Facebook: a double agent

maceyk wrote an interesting blog in may 2010 entitled,
“Actual Revolutions….Via Facebook”. The blog talked about how Facebook
has become a forum for protesters (particularly in Egypt) to meet and discuss
protests and other issues in a safe environment. In most cases, these
protesters have limited freedom to do the same thing in reality because
governments crack down on any open forum of known protesters or revolution
groups. Facebook has done so well for these groups that are seeking change in
their countries that their governments are resorting to extreme measures in
order to make sure that any kind of organization is minimized. An article
in the telegraph talks about how the Algerian government moved to shut down
the internet in the capital city Algiers and in other major cities. “The
government doesn’t want us forming crowds through the internet,” said
Rachid Salem, of Co-ordination for Democratic Change in Algeria. The Algerian
government was fearful after seeing both Libya and Egypt’s regimes suffer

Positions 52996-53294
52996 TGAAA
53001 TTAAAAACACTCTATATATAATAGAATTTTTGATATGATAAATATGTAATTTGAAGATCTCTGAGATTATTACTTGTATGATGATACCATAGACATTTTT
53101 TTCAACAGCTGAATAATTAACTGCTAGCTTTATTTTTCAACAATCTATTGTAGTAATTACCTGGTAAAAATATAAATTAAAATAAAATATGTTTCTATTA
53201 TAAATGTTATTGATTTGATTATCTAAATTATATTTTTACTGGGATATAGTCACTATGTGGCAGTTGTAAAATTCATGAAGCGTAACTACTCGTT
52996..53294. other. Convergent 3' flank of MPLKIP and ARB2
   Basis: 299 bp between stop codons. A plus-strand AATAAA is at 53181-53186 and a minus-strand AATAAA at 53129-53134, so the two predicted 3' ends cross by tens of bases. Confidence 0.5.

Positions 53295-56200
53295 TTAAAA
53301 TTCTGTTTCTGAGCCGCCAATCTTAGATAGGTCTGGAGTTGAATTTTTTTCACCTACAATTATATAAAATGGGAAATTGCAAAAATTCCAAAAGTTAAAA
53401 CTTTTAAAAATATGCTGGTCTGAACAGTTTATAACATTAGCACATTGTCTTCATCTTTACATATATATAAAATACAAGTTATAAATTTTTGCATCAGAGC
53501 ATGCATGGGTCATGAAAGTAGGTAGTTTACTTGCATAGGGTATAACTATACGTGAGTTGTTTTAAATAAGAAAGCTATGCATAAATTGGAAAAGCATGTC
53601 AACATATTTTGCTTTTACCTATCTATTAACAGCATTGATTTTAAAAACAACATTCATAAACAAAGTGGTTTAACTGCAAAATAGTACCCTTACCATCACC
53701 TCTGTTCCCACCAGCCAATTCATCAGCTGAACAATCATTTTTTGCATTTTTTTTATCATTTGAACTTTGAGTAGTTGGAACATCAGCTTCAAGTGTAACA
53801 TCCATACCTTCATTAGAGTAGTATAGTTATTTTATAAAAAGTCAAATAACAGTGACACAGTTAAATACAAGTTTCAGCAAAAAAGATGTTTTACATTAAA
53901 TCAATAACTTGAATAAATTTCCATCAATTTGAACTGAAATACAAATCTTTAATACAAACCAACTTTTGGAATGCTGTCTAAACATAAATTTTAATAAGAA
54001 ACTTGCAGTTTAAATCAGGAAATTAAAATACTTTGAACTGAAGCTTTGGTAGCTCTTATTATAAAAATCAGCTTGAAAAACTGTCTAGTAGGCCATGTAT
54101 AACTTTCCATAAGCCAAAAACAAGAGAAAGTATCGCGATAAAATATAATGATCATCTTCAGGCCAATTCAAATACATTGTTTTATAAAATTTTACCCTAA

greatly due to the organization that Facebook gave to the protesters. The
Algerian government went as far as to delete people’s Facebook accounts in
order to stop them from being able to join discussion groups online.

While Facebook is helping protesters, it is also has been a useful
tool for the governments that are targeted. A blog on the Intel
talks about how governments are spying on activist groups via Facebook
in order to access more information about what their plans are and what message
these groups are sending out to the population. The government has even used Facebook
to identify movement leaders and arrest them before they have a chance to lead
a protest or make a statement to the government. So the protesters in some